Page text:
HSBC has released the its annual Sustainable Financing and Investing Survey, with results indicating an increase in interest in sustainability issues amongst issuers, while the effects of the COVID-19 pandemic have caused investors’ ESG focus to slip somewhat. As in other surveys, the study identified a lack of consistent data as a key obstacle to ESG investing, but found that barriers overall were shrinking.

HSBC surveyed 2,000 market participants for the study, including 1,000 investors and 1,000 issuers. Overall, the survey indicated very strong interest in sustainability by respondents, with nearly 90% regarding environmental and social (E&S) issues as either ‘important’ or ‘very important.’ On a more granular level, however, results appear more mixed. Issuer interest in sustainability improved strongly, with 62% classifying their organisation’s attitude to E&S issues as ‘very important’ (vs 58% last year), only 48% of investors made the same claim, a sharp decline from 64% in the prior year’s survey. The report indicates that investor’s attitudes have shifted as the difficult market conditions caused by the pandemic have caused some to increase focus more fully on near-term investment returns at the expense of E&S considerations. Interestingly, the pandemic has caused the opposite reaction in some investors, with 30% reporting that the crisis has strengthened their commitment to considering ESG factors.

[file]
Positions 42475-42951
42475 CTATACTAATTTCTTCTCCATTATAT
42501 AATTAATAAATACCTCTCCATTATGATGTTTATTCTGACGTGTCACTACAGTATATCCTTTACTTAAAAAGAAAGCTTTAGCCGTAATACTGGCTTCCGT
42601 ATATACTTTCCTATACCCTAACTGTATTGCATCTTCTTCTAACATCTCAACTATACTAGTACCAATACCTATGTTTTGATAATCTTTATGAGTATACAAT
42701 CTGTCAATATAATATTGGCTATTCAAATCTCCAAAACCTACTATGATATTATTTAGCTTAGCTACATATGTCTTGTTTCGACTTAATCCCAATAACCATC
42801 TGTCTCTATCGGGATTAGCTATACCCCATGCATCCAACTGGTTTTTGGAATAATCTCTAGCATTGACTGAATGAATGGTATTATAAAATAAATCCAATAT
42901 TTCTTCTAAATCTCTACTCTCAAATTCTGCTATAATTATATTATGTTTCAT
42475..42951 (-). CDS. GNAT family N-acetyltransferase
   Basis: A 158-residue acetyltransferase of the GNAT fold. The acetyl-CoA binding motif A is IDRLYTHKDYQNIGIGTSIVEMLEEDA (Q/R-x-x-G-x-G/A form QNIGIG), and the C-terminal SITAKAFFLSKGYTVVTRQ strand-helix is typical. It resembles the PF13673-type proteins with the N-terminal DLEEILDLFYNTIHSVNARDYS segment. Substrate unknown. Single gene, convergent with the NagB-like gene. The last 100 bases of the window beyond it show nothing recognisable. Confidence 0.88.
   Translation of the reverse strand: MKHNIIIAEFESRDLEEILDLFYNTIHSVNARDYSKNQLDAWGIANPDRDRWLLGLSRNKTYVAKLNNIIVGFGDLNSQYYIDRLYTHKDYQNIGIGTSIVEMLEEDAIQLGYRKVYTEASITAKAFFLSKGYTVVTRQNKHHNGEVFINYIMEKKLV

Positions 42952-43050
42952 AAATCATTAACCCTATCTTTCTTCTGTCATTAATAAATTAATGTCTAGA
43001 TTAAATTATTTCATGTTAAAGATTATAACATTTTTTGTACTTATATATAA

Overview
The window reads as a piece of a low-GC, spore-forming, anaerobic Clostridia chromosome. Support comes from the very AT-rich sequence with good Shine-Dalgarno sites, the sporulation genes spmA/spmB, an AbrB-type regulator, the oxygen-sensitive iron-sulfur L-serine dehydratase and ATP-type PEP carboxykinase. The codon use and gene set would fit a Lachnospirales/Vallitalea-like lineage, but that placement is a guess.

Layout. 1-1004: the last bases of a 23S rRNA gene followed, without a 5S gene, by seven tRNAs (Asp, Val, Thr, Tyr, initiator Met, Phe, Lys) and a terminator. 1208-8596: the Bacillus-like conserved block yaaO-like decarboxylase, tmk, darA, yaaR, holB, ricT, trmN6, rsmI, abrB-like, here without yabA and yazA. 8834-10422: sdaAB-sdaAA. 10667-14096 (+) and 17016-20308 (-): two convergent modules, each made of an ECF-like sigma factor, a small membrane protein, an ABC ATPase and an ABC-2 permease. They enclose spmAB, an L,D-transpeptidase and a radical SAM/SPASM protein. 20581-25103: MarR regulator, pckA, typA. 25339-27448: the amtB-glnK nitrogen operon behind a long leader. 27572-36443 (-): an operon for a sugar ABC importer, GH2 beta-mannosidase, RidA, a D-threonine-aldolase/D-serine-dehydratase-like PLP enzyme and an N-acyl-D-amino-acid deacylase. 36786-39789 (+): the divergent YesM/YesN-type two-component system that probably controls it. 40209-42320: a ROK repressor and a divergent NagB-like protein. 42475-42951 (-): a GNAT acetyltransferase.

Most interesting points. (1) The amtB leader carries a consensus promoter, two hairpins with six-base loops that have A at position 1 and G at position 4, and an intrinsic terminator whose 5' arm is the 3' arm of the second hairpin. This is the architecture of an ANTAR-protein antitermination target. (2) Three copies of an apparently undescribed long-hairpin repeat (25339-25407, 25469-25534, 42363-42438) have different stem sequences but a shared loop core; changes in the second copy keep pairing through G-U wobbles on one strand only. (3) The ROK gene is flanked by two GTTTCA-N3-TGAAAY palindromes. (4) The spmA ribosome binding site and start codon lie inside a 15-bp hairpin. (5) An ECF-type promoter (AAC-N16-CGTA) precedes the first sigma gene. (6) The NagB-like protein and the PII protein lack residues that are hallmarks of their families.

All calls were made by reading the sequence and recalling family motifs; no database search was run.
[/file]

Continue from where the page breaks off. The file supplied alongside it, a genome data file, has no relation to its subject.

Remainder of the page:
Interest in sustainable finance appears to be growing among both issuers and investors. According to the survey, while only 32% of bond-buying investors currently buy green and sustainable bonds, 36% of those who do not yet invest in these instruments expect to start buying them seriously for the first time. 40% of issuers report having raised debt using green, social and sustainable bonds, and many expressed interest in utilizing innovative sustainable finance products such as sustainability-linked loans and bonds.

While barriers to ESG investing remain, with 46% of investors reporting experiencing obstacles, this figure has declined significantly from last year’s 61%. As in other investor surveys, a lack of consistent, comparable data was found to be the key obstacle to ESG investing, while other reported barriers include a perception by some that ESG investing may offer poor returns, a lack of demand from asset owners, and shortages of qualified staff.

Other key findings from the HSBC survey include:

  • Disclosure – only 6% of issuers do not provide disclosure on environmental and social issues, down from 17% last year.
  • Risk and return – 59% of investors believe ESG strategies may involve accepting lower returns or higher risk
  • Capital allocation – 77% of issuers expect to shift allocation of capital away from activities challenged by environmental and social issues, or towards activities that promote positive environmental or social outcomes over the next five years, compared to 65% last year.